I will lay out a specific plan for you to follow in order to refresh your heart and renew your faith:
Yes, you have committed sins, just like every single human being on the face of the earth, except for the Prophets and Messengers. But we Muslims have a great gift, which is that we can cleanse ourselves through Tawbah. You must stop committing the sin right away, ask Allah for forgiveness, and resolve firmly not to do it again.
2. Salat and Dua'
Start doing your prayers. If you can't manage it five times a day, do as many as you can. If you don't know how to do the salat, get a religious brother or sister to teach you. Don't worry right now about learning every aspect of Islam. Just focus on salat. Imagine that Allah is in front of you, and ask Him for forgiveness. Remember that the salat is a river in which you bathe five times every day, and it washes away your sins.
Share your burdens with Allah. Ask Him to help you and make your life easier. The Quran says, "Whoever is conscious of Allah, Allah makes for him a way out, and provides for him from a direction he does not expect." Allah can help you solve your problems and find your way to a better life.
See this page on our website: Dua' for anxiety and stress
Start getting yourself ready mentally and spiritually for Ramadan. It's never more than 11 months away, and never too early to begin preparing for it. Think of it as an opportunity to cleanse your soul and strengthen your spirit. Make a plan to spend your Ramadan as much as possible around people of strong faith who will support you.
4. Change your self-image
One young lady, who had committed some sins, wrote to me and said about herself, "I'm a wreck, a shame to society, I hate my life..."
This kind of thinking is common in people who have suicidal thoughts. To change your life, indeed to save your life, you must change the way you think about yourself. When you tell yourself that you are a mess, a shame, etc, you are creating a destructive self-image that stops you from changing.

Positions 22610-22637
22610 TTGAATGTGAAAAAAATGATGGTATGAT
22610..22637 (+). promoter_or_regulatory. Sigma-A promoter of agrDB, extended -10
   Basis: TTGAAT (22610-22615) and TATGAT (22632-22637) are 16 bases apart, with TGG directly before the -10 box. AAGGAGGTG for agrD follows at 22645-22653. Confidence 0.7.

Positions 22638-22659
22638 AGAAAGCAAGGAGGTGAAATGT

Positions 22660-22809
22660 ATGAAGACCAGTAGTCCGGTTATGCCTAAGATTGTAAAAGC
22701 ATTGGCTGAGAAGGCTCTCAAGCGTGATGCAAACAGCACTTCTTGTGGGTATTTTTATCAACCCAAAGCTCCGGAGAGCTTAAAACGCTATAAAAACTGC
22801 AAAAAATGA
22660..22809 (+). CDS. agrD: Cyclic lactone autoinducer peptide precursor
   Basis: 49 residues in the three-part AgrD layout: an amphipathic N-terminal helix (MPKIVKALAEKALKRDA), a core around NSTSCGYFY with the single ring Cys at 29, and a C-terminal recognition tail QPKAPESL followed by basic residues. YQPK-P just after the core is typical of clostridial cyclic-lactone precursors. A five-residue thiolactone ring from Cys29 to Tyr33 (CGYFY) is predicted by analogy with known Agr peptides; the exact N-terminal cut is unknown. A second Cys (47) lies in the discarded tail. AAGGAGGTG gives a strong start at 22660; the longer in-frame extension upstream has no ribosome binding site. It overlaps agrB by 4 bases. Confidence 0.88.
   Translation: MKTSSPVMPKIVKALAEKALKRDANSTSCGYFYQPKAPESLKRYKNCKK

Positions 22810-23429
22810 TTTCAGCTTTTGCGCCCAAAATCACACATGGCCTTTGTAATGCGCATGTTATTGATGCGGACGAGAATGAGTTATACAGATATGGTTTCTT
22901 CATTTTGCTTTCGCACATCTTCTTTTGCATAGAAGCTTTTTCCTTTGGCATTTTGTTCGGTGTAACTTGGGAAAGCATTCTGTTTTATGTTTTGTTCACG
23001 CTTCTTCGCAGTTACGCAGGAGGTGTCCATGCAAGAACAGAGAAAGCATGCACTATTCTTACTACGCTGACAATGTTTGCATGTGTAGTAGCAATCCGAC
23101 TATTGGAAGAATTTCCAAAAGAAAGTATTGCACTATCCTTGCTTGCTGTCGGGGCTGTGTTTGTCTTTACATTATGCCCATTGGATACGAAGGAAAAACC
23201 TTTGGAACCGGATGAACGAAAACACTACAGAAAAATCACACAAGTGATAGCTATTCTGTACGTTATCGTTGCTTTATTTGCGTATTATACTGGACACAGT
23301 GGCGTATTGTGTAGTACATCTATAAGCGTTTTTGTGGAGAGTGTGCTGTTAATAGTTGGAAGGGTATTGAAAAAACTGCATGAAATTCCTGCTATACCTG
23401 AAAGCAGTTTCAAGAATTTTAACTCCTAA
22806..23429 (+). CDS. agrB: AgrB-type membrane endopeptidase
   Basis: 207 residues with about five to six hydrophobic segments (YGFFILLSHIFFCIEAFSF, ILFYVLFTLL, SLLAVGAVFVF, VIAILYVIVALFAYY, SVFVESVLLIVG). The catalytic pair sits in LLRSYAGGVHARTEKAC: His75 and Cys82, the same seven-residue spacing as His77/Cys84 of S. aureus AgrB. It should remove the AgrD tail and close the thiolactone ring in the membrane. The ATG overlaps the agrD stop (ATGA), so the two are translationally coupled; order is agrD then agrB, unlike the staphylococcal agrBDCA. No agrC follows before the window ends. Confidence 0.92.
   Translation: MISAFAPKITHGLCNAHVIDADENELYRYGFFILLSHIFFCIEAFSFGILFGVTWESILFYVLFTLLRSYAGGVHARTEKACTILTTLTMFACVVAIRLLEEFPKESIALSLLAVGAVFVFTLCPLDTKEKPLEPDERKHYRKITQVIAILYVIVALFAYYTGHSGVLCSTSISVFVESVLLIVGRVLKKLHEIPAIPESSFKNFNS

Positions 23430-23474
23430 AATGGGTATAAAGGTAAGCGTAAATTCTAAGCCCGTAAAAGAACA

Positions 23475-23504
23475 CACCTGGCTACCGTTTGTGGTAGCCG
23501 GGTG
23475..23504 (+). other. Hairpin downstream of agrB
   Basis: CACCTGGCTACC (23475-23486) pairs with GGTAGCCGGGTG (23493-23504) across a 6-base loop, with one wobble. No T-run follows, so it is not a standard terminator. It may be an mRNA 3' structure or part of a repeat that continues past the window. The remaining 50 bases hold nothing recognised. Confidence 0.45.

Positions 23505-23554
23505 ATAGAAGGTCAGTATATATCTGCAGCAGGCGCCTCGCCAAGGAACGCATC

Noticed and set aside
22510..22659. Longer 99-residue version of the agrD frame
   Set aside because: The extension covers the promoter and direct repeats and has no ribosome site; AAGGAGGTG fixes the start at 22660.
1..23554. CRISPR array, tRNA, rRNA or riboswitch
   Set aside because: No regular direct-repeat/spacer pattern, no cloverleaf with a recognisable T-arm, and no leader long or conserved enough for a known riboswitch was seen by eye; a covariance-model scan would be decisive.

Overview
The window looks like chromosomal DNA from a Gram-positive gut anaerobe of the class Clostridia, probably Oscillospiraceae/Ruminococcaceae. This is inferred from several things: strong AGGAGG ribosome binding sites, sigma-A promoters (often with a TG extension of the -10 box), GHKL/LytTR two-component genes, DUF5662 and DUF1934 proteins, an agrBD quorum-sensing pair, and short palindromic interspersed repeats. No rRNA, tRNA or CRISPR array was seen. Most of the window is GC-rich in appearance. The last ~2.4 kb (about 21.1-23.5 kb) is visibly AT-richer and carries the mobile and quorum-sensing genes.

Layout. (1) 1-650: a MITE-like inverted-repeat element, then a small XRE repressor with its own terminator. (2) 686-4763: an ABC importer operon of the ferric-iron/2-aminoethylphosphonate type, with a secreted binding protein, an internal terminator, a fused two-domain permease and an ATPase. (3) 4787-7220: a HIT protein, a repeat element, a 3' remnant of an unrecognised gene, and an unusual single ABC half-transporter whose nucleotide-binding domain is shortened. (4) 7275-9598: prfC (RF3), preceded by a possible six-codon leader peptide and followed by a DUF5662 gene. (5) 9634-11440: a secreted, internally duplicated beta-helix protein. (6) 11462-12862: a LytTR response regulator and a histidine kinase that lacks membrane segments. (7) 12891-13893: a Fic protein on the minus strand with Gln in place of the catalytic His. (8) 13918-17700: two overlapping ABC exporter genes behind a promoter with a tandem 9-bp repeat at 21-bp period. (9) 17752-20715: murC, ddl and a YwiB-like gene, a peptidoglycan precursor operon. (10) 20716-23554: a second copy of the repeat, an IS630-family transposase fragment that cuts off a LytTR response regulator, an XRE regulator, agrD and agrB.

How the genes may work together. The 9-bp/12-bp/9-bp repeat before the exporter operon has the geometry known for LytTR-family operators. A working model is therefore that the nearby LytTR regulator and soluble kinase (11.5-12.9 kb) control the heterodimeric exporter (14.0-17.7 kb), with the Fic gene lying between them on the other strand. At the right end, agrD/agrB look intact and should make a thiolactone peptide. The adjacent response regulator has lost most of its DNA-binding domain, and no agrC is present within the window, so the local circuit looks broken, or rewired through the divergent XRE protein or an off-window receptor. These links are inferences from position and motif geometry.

Try this: anytime you find yourself thinking negative thoughts about yourself, I want you to push the negative thoughts away and instead repeat these self-affirmations (write them down if necessary and carry them with you). I made up these affirmations based on Islamic principles. I have used them in the past for myself, and I have found them to be very effective. You can use these, or you can write similar affirmations of your own according to your needs:
- I am a Muslim. Islam is my faith and my cherished way of life. I choose Islam because it is beautiful and true. (You can also say the shahadah here).
- I am a believer in Allah (a mu'min). Allah is my guide and the One in whom I trust. (At this point you can praise Allah further and ask Him for strength and guidance).
- I am a good and worthwhile person. I have many good qualities, ma-sha-Allah. (At this point, name some of your good qualities).
- I have the power to change my life for the better, with Allah's help.
- I thank Allah for all the blessings in my life. (At this point, name some of the blessings in your life and thank Allah for each one).
Say these affirmations out loud at least once every day, and if you can do them twice a day (once in the morning and once at night) that's even better. Insert your name after you say "I", so for example, if you name is Fatima, you would say, "I, Fatimah, am a Muslim." Same for all the other points. Say them out loud, and mention your name.